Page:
Rosh Hashanah at Romany’s
By Douglas Feiden
Rosh Hashanah in the Jewish faith marks the birthday of the universe, the day God created Adam and Eve, the first moment in which the world was conceived, and the time that time itself, and life and love and existence, first came into being.
Starting at sunset on Sunday, the holiday celebrates the Jewish New Year, which is observed as a period of renewal and introspection, an occasion for change, sweet new beginnings and a wiping clean of the slate so the world can start anew.
It will be observed at the Sag Harbor Inn, where Chabad North Haven in the Hamptons is holding services, at Temple Adas Israel on Atlantic Avenue, and at the Conservative Synagogue of the Hamptons on the Bridgehampton-Sag Harbor Turnpike.
But in a very different way, it will also be observed at the Romany Kramoris Gallery at 41 Main Street, a venerable village jewel box that is showcasing the watercolors of the German-born Holocaust survivor Peter Lipman-Wulf, who first came to Sag Harbor in the 1960s — and until his death in 1993, never forget that he was Jewish or what he’d endured.
Branded a “decadent” by the Nazis, he fled Germany for France in 1933, only to be imprisoned in a French detention camp in Aix-en-Provence as an undesirable alien from 1939 to 1940, before fleeing, once again, to Switzerland, in 1942.
It was in the Swiss alpine wonderlands of his latest exile, and then again in Paris and the French countryside, after the war in 1945 and continuing until 1950, that Mr. Lipman-Wulf created the 23 original and rarely seen watercolors that Ms. Kramoris will be exhibiting from Saturday, October 1, to November 21.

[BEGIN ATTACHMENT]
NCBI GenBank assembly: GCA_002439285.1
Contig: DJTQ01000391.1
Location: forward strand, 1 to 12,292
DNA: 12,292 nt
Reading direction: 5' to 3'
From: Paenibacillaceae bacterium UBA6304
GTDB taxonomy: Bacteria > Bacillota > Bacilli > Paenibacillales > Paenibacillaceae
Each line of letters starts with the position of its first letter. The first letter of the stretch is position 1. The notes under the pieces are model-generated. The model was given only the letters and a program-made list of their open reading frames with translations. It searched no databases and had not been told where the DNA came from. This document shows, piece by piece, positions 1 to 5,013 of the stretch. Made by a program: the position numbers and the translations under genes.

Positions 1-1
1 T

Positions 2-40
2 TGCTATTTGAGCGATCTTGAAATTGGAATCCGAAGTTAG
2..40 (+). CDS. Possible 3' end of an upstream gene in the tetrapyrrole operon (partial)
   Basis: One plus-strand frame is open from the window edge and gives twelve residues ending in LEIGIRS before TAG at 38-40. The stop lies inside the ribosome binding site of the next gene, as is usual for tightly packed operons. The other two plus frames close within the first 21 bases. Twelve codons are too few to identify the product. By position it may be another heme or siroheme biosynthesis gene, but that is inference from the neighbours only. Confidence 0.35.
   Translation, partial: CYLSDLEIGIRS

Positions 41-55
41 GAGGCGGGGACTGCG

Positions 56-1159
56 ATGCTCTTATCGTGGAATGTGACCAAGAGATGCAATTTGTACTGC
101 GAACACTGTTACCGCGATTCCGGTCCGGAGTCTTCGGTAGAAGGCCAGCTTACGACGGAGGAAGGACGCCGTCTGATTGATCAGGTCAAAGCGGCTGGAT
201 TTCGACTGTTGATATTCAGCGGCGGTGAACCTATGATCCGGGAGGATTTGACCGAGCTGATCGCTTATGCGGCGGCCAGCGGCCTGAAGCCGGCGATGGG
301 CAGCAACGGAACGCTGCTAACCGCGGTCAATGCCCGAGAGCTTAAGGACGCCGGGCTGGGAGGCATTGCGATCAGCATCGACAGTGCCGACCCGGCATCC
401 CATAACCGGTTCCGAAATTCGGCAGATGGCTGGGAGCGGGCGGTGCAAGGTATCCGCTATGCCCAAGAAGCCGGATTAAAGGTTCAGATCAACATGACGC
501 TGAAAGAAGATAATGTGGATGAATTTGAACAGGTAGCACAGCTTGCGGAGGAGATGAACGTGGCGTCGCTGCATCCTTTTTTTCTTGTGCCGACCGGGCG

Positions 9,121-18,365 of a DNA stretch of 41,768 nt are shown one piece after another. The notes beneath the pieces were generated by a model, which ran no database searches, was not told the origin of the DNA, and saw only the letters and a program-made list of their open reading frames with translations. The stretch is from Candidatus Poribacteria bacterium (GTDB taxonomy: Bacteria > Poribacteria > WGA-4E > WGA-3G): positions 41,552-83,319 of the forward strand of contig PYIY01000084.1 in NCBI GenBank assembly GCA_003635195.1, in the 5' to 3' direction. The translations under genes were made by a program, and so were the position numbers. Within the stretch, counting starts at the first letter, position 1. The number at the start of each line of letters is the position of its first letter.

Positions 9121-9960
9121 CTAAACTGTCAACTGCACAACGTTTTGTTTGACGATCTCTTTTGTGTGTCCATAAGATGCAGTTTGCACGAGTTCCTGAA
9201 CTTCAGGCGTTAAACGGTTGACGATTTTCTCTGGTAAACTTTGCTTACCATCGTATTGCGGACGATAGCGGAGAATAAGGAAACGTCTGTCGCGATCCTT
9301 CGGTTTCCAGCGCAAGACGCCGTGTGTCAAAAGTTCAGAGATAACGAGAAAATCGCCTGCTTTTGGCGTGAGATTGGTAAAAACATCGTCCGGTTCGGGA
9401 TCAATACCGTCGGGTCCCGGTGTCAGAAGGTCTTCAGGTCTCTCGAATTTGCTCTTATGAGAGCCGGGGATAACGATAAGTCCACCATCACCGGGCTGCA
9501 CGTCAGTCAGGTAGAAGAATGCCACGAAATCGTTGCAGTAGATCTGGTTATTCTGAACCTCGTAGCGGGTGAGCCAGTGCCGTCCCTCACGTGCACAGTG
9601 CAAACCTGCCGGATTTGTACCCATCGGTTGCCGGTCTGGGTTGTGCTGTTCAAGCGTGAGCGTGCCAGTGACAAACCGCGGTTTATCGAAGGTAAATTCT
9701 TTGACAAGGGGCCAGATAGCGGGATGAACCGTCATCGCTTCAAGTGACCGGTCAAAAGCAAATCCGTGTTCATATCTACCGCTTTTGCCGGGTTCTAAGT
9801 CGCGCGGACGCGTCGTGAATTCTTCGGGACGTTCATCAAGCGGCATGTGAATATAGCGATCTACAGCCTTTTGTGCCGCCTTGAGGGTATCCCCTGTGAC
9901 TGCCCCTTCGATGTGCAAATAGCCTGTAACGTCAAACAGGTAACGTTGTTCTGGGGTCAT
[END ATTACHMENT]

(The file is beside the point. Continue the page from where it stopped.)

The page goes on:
Presented for the Jewish New Year and the beginning of the Days of Awe — a 10-day period of penitence culminating with Yom Kippur, the Day of Atonement — the works represent precisely what the holiday is all about: Rebirth, renewal and the creation of light from eternal darkness.
“They depict his freedom,” Ms. Kramoris says. “They’re naively pictorial, captivating, charming, engaging. Peter became a bird, released into the heights of the mountains. It was cathartic at that time for him, and for his future viewers, as he experienced open and boundless spaces, and even eternity itself.”
Out of a demonic Nazi reverence of annihilation, and the twisted collaborationist mindset of Vichy, France, that enabled it, came the flowering arbors, bucolic valleys, misty mountains, Edenic gardens and romantic street scenes that Mr. Lipman-Wulf captured so magically and which will grace Ms. Kramoris’s walls.
“We are transported, and we transcend with him into a place that is joyous and exuberant,” she said.
Barbara Lipman-Wulf, the artist’s widow, and his daughter, the artist Ghilia Lipman-Wulf, both of Sag Harbor, have selected the sampling of compositions from his years in exile as part of their ongoing efforts to manage, preserve and catalogue thousands of works from his archive.
They note that though the artist lived in perpetual fear during the war years that everything could be instantaneously obliterated, the works, mostly landscapes and streetscapes, maintain a “hopeful, luminescent quality” — and appear unscathed by the ravages of a world gone mad.
“They stand outside of time,” said Ghilia Lipman-Wulf. “Rosh Hashanah is about beginnings, and each of these watercolors was a beginning for him.”
Agreed Barbara Lipman-Wulf, “It’s an outer space experience.” She said her husband, who had a deep Jewish identity despite an agnostic outlook, always believed in new beginnings:
“He would translate the evil into the hopeful, and he knew that nature could lift you above the tribulations and tortures the Jewish people endured…. He was much more Jewish than he knew himself,” she said.